😤 There is something seriously wrong with the audio business!

productivity

Whenever aspiring composers ask professionals for advice, they get the same replies.


Whenever aspiring composers ask professionals for advice, they get the same replies.

If you want to make it, you have to work as long and as much as possible

That's it! That's it? I hear that all the time, and I am sick of it because it is the most significant load of b*llshit ever!

Sorry that I am getting a bit into that ranting state, but I don't want to know how many potential careers or aspiring composers have been destroyed because of these stupid statements.

Let's fix at least a little bit today in this episode of Inspirational Interludes!

You have to work as much and long as possible

No, you don't have to! There seems to be an illusion that if you work as long and hard as possible, you will achieve great results. This is not true!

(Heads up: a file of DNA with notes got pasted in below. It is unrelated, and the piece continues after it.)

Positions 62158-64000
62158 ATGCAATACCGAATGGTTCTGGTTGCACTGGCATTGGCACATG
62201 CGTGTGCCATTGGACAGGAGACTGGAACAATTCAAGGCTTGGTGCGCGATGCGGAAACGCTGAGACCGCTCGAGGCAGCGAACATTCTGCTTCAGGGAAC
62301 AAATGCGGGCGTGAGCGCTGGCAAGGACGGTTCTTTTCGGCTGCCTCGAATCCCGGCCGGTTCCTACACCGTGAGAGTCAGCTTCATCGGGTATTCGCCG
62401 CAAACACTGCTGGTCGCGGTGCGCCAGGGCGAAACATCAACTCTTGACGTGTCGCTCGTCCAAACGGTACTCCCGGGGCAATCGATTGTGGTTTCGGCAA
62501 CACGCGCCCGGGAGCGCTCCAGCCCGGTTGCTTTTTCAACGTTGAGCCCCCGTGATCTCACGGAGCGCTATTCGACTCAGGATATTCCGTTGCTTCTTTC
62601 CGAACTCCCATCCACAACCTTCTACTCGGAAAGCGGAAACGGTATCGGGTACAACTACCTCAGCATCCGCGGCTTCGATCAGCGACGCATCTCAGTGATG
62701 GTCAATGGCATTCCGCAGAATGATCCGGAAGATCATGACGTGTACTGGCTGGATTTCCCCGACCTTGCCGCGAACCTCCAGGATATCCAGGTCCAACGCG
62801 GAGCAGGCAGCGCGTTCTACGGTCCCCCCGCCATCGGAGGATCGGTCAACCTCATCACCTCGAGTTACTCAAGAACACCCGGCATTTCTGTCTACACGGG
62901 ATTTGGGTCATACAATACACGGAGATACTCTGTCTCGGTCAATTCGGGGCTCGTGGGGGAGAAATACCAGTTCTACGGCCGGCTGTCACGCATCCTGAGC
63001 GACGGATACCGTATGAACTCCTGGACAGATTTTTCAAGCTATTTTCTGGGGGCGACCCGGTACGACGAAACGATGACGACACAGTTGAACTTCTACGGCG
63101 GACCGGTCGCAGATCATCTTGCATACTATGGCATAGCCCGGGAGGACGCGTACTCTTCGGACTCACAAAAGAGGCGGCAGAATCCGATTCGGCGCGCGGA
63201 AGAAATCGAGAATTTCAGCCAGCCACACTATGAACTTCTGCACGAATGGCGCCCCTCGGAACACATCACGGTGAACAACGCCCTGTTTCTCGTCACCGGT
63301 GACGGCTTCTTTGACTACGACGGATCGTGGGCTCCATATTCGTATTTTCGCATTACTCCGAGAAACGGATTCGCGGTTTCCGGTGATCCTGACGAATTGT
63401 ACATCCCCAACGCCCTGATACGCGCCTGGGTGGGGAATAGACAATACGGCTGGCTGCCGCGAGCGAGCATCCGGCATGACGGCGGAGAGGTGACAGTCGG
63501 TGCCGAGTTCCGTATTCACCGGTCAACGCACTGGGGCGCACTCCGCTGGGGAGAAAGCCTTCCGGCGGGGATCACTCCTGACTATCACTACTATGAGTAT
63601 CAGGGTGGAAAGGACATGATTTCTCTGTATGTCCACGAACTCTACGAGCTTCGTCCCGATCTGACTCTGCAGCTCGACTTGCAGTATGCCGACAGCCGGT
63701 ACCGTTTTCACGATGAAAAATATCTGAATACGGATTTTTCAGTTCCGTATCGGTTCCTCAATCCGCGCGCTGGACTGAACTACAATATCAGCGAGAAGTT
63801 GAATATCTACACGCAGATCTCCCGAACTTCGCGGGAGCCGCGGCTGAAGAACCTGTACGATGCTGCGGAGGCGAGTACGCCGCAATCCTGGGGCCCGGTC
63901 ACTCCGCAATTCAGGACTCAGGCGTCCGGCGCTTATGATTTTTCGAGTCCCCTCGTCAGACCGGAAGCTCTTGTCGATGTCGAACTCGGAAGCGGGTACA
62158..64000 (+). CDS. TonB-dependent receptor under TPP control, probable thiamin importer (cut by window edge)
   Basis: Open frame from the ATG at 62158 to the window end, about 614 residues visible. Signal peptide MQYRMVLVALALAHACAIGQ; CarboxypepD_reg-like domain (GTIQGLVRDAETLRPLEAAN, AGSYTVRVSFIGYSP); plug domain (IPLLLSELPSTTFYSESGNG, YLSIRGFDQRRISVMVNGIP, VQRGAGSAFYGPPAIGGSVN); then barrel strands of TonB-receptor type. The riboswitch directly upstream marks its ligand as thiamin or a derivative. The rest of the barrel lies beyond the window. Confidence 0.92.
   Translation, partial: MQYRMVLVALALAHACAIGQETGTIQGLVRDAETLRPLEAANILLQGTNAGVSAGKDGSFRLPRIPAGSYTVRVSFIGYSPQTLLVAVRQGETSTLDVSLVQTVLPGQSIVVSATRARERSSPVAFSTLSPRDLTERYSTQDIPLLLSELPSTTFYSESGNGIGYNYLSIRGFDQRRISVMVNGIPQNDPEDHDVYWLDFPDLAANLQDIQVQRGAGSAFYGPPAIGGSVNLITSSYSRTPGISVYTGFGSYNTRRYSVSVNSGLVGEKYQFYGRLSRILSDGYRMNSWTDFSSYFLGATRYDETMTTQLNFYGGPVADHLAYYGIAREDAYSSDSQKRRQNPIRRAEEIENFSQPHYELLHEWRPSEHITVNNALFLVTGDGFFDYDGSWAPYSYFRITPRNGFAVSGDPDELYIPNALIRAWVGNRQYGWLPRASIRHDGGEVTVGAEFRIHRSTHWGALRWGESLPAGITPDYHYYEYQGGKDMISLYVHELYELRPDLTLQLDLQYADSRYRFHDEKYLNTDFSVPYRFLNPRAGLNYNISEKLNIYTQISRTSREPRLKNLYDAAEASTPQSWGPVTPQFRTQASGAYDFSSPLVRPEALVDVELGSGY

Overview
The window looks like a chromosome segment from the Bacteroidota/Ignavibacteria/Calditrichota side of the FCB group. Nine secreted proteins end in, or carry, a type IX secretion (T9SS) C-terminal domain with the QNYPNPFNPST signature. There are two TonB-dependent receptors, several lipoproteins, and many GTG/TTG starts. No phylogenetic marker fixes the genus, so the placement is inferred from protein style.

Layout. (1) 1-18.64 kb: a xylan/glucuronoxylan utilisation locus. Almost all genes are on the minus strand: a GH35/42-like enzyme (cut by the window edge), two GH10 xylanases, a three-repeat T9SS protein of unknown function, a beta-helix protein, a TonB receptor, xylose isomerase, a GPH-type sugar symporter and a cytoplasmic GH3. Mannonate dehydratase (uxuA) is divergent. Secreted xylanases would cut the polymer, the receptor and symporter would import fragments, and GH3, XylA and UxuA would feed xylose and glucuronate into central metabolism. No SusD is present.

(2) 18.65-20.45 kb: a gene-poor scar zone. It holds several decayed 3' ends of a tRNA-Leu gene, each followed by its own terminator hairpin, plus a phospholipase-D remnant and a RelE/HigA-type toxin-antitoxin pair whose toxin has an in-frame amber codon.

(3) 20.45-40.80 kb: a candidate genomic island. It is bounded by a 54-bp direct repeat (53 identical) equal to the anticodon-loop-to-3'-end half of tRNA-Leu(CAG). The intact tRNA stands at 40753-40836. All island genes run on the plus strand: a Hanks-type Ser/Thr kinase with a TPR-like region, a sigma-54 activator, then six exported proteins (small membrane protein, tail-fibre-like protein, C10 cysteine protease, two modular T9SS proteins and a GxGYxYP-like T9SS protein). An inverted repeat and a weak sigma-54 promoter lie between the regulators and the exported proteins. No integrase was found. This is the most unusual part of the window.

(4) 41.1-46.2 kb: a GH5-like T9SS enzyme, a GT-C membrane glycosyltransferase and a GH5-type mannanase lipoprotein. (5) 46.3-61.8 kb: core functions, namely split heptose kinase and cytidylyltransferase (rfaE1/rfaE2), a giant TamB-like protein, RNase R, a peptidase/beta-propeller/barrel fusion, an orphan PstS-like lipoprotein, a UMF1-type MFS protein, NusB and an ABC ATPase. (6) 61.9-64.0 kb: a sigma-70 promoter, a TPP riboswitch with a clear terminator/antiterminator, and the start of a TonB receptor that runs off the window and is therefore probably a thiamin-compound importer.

An essential factor in getting work done may be time, but there are also two other aspects that we need to be aware of. Attention and energy.

The moment you start working on a project, you need energy. After a few hours of working on a project, you also lose attention to detail. Even worse, if you get easily distracted because of the internet ... you also lose focus and always have to get into the project again.

Also, do you know these moments when you tried to solve a problem late at night and couldn't solve it? Then the following day, you wake up, and boom ... you got it figured out after minutes?

We are fooling ourselves. We think the more we work, the more we get done. The only thing that we do is waste time.

How can we change this? The first thing you need to do is find out your biological prime time. We all are different. Some of us are early birds. Others are night owls. We all have a specific time when we are most productive. If you find out that BPT and limit your most important tasks on this day to this time, you will get more work done than if you keep grinding and grinding.

I tried to reduce my composing time to blocks. A morning block of two to three hours, then a long rest, and another in the afternoon for around the same time. Yes, it may be just four to six hours of working time ... but I always get more done within that time as if I would grind along until I fall asleep.

Try it! :)